Playing With Dad’s Toys


Today may have been exceedingly dull, but it was also incredibly mild for mid-December.

The orange poppy bud in this cluster is from our patio. Normally we expect these to flourish in Spring and Summer. This year they have never stopped. The pink rose, For Your Eyes Only, has clusters of buds and small shoots that are more evident in the deep red Love Knot. Winchester Cathedral is having a further flush, and this white clematis, although somewhat bedraggled, still performs.

This afternoon Jackie drove us to Margery and Paul’s home in Bitterne for their annual Christmas sing-song. Here the friendly little group sang a mixture of traditional carols like ‘Silent Night’, folk songs such as ‘Waltzing Matilda’, and fun numbers like ‘I’m ‘Enery The Eighth, I Am’. Lynne ably led the singing, Mary played piano beautifully, and the rest of us did our enthusiastic best. Margery had been the pianist for the first number.

Afterwards Jackie and I went on to Elizabeth’s where she fed us on authentic spaghetti Bolognese  followed by tasty apricot tart and cream. Jackie drank Peroni and I can’t remember which Australian red wine Elizabeth and I enjoyed.

Elizabeth was on grandparent duties, so we had the added bonus of a short time with Adam and Thea, before Jackie drove them to a party and returned to join my sister and me and my delightful great-nephew Jasper.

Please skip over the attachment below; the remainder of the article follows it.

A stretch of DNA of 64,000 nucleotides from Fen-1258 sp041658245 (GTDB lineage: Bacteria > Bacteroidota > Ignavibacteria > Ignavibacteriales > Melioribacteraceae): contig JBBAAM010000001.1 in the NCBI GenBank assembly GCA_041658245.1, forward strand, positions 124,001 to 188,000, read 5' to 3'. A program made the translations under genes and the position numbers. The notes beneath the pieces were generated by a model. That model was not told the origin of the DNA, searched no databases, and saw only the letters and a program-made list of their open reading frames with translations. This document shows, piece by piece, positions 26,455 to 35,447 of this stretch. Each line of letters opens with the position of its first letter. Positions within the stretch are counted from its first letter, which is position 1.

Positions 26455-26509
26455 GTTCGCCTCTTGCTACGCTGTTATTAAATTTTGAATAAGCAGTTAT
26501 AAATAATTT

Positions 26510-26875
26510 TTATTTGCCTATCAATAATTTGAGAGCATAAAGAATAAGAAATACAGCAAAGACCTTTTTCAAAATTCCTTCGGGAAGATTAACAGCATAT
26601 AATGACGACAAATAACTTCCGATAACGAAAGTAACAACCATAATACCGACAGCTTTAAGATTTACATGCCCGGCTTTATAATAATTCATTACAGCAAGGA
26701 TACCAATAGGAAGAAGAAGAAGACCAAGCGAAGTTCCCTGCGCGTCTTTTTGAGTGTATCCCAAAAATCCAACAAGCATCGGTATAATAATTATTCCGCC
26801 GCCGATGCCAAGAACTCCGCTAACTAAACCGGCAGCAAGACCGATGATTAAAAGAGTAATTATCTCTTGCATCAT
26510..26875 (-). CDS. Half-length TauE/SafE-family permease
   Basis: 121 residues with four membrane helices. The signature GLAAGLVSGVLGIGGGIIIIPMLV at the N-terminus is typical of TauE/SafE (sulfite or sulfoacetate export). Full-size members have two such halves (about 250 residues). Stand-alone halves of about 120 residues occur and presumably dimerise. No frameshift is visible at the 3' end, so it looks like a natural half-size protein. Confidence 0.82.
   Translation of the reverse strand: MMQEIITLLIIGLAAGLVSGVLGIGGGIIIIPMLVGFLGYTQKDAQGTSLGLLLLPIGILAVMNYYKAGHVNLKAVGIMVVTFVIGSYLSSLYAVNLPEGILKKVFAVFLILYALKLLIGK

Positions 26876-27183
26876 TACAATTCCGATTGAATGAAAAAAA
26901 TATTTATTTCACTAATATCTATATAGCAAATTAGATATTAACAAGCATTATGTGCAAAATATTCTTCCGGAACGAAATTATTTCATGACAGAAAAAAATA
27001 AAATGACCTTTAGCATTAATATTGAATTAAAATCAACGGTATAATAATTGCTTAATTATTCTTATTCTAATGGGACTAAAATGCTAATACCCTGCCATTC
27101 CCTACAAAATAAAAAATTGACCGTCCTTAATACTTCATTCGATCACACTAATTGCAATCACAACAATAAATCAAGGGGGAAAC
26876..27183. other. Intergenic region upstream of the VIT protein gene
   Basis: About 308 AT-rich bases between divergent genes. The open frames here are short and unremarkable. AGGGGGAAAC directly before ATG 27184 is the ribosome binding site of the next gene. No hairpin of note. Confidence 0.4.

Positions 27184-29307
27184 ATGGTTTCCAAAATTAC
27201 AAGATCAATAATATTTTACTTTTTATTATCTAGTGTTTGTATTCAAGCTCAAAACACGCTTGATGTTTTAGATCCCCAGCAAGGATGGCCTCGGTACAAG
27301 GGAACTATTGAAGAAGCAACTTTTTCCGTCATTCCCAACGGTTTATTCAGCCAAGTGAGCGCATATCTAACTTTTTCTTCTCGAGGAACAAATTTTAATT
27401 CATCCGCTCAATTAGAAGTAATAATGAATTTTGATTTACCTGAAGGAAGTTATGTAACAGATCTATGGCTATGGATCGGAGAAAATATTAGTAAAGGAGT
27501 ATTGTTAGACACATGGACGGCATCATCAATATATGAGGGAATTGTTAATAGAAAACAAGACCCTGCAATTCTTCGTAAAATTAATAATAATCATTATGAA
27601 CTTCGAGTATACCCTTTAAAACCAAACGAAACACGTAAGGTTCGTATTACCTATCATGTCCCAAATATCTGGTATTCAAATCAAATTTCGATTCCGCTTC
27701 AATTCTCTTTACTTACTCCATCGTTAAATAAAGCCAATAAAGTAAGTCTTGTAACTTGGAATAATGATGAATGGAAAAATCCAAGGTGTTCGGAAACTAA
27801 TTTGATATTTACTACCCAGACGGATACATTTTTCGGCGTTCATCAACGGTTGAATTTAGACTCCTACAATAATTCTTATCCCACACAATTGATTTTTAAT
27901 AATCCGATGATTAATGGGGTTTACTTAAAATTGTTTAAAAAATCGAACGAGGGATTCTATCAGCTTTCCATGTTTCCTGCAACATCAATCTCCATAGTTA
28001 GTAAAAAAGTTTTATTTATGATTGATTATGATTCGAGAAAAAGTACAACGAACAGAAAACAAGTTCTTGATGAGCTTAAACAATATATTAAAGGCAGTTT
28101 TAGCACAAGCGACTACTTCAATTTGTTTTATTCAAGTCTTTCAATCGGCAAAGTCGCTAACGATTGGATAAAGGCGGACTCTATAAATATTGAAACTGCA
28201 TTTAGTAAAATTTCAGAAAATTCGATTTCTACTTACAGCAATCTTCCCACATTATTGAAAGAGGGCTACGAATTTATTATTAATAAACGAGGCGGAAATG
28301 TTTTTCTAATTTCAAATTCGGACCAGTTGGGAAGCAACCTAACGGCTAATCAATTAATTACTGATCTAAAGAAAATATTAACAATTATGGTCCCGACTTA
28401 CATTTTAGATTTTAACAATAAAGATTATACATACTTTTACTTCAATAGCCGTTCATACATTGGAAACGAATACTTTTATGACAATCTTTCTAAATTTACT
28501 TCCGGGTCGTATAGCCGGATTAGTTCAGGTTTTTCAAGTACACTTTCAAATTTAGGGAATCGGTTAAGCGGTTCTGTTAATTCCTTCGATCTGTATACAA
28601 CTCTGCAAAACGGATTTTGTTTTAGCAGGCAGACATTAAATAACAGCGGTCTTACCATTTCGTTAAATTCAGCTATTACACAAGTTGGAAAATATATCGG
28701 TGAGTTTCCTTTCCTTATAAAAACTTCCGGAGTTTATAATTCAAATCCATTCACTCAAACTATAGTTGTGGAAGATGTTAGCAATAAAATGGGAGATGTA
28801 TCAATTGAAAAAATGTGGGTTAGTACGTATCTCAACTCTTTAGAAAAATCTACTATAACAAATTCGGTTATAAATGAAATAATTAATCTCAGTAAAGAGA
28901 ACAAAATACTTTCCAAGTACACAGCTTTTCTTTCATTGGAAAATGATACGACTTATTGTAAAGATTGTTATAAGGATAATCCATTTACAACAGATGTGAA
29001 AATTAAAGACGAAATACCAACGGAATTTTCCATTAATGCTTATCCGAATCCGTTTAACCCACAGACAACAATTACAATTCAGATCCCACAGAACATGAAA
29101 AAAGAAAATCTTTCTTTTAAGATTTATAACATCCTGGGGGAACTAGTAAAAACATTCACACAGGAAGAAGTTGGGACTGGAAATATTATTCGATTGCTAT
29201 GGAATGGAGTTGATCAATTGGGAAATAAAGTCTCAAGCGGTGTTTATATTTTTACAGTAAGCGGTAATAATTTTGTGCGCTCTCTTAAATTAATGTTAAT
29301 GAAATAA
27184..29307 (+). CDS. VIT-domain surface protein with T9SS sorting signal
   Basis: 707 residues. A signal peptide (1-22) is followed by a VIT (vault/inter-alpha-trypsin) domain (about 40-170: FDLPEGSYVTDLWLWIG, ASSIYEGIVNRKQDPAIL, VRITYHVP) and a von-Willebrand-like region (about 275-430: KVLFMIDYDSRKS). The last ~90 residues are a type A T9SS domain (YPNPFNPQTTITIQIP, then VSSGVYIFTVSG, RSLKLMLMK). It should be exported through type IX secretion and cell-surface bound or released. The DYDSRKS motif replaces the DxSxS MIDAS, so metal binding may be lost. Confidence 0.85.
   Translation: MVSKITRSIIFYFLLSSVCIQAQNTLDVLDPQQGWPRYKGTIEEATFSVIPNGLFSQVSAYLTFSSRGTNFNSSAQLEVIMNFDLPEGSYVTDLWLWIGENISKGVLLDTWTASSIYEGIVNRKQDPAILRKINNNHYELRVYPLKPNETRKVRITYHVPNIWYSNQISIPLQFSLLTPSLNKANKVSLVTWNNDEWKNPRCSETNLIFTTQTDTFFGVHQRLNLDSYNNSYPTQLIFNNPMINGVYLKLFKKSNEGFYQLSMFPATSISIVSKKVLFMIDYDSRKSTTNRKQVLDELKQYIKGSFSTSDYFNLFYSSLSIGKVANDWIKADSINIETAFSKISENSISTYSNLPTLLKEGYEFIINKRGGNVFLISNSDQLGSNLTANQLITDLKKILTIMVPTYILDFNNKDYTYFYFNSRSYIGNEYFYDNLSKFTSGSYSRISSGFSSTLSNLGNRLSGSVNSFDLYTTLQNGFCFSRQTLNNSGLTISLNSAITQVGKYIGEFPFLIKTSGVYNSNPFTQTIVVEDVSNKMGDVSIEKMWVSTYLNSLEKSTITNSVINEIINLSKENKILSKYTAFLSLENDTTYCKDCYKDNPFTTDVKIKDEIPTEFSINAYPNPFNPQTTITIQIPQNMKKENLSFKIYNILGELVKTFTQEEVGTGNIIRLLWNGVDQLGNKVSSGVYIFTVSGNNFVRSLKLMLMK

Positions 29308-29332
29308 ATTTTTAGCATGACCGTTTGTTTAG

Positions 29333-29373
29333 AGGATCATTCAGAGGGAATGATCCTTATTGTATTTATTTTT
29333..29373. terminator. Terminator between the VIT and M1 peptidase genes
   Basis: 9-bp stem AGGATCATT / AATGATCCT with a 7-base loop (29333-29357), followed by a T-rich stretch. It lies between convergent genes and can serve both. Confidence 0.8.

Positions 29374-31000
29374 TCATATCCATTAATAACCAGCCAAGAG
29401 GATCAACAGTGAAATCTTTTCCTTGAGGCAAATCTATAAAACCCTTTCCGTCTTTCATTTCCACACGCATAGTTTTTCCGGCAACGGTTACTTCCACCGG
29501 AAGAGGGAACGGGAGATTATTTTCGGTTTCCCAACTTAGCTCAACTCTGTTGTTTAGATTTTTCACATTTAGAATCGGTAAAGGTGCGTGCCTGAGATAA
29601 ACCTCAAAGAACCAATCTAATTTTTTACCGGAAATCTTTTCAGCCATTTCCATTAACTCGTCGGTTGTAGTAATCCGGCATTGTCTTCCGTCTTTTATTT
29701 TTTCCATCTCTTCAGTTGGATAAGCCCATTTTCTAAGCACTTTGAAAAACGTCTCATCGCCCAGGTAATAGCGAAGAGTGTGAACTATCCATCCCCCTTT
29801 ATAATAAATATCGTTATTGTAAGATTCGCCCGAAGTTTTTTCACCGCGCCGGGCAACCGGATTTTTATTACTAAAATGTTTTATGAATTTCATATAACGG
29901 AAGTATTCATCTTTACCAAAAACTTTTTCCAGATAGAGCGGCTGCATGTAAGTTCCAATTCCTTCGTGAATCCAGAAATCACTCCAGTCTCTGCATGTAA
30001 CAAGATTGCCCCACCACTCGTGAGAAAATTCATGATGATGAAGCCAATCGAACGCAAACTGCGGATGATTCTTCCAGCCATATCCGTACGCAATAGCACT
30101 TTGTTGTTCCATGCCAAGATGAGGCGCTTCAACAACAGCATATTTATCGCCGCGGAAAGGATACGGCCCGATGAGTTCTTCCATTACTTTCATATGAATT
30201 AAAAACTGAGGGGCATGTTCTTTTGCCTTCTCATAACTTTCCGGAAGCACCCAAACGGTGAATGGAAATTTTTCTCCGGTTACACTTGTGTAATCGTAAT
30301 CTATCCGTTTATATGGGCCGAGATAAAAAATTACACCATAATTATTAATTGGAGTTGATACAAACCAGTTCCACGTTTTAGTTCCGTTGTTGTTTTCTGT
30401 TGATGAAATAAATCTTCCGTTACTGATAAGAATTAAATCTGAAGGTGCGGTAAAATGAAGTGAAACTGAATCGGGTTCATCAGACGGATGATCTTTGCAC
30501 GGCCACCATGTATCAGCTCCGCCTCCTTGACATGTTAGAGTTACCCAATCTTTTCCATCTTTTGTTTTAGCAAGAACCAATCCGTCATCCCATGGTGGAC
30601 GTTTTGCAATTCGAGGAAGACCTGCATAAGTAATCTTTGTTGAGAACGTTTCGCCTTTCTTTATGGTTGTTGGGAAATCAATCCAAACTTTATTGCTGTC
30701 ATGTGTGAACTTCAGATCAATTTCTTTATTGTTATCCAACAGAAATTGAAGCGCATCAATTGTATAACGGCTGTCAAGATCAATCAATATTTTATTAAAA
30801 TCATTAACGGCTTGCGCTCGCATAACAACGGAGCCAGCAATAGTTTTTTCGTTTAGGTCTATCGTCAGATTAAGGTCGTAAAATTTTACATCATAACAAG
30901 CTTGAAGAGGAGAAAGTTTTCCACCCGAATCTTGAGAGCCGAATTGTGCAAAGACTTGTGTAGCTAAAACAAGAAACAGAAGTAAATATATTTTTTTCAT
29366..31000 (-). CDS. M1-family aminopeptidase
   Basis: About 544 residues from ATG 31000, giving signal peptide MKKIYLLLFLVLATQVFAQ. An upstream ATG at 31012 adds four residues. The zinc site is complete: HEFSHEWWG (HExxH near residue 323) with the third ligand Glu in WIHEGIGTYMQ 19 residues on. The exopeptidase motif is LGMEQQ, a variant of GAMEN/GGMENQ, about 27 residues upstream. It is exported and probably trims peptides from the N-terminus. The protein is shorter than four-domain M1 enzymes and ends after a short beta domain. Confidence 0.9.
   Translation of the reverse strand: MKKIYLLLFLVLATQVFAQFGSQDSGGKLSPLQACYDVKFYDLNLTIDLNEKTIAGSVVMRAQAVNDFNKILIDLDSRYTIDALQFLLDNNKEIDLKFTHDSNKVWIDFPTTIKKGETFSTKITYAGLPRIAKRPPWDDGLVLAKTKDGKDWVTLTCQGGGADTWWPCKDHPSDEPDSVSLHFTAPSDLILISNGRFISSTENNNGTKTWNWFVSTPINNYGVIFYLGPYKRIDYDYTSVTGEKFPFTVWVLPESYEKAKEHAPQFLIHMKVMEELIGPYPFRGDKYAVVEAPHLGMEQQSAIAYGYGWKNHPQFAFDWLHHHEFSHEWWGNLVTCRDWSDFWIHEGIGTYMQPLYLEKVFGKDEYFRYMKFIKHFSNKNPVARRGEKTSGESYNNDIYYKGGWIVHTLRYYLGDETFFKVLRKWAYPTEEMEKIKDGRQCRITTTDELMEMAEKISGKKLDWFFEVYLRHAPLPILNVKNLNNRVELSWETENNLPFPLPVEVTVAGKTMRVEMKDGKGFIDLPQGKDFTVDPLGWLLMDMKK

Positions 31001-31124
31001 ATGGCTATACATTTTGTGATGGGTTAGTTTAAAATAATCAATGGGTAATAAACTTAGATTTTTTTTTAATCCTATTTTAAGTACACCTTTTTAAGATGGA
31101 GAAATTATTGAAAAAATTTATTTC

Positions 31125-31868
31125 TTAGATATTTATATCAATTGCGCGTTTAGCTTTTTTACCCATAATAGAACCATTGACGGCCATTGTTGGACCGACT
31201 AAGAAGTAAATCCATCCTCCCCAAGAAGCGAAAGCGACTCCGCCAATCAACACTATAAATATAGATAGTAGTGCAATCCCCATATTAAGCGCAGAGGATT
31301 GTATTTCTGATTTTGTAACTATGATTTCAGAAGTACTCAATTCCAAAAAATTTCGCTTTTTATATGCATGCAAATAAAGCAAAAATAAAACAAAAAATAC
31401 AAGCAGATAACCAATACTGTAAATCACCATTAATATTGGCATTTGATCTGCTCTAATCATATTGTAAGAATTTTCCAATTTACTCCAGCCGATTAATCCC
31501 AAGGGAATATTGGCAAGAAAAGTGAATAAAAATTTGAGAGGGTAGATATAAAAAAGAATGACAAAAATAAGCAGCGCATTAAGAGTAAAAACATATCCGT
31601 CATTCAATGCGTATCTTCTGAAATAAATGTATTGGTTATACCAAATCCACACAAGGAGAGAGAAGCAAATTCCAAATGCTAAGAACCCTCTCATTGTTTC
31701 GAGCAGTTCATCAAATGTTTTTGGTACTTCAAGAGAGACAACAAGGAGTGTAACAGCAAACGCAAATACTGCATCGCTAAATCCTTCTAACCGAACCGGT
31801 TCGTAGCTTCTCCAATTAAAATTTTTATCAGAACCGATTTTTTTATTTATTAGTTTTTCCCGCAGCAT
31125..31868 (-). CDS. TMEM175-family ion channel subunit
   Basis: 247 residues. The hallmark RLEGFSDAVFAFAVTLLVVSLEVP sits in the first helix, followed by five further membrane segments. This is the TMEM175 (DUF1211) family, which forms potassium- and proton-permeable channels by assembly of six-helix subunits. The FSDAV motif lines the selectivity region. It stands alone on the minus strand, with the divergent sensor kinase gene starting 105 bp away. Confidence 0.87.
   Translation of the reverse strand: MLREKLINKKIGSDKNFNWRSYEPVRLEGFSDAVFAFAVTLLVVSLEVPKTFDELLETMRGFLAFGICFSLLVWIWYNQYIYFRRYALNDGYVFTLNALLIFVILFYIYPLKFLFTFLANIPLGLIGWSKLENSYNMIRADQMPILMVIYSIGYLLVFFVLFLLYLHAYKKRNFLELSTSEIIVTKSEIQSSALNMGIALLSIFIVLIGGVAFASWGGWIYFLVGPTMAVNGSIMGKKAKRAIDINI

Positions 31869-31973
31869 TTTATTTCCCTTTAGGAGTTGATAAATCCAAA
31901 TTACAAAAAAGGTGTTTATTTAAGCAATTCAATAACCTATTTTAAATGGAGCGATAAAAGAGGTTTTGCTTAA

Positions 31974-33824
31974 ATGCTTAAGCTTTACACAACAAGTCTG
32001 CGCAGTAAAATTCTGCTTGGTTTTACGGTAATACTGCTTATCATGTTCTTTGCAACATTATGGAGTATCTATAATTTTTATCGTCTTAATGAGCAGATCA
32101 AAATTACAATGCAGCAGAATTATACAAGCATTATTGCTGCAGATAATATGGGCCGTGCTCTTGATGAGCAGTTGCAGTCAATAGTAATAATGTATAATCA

Adam’s childhood toys have remained at his mother’s home, so Jasper, three in January, was happy to wave his parents goodbye, wishing them “a lovely time” and remain with his GeeMa to play with them.


Jasper is a dab hand at spearing chips and sausage with a fork and dipping them into ‘red sauce’, which Elizabeth had to keep topped up.

Our next stop was a short visit to Mum during which we made her comfortable for the night.


  1. Enery the eighth I am, I am! The family sing along sounds so fun and I’d join in with gusto. How nice to have so many persistent blooms in your garden. It has been a long and brilliant flower season for you and the Head Gardener.

  2. 65 years in Australia, and I still do not know the words to “Waltzing Matilda” ;
    65 years away from England and I can still singalong with
    “I’m ‘enery de a’ff I am,(I am),
    I got married to de widder nex’ door,
    she’s bin married seven times before;
    everyone was an ‘enery
    she wouldnt have a Willie or a Sam
    I’m de aff ol man named ‘enery
    enery de aff i am,”
    Kind of forgotten my Cockney spelling.
    Damned if I know what that load of codswallop is all about, kind of rambling on;
    ah well. Back to the drawing board!

      1. I doubt if they’d have had much success with me though. I must admit I feel ashamed at times, when I hear the Australian song and anthem being played, I don’t know either.

    1. I think I myself would struggle to spell “eighth” in Cockney! “Aight’ff” ? Braodly, the song is about a guy proclaiming that he’s Henry the Eighth, and trying to bump up his standing in the respect stakes. He’s actually the eighth husband (they were all called Henry) of the woman he’s married. 

      1. Being a Cockney I recall singing along with this at the East Ham Palace, and to the wireless, back in the 1940’s during the war, believe it or not.
        We were at the EHP the day that Italy, surrendered and we all went quite mad wiv cheerin’ an singin’when the MC came on stage and announced the surrender , great fun. never to be.forgotten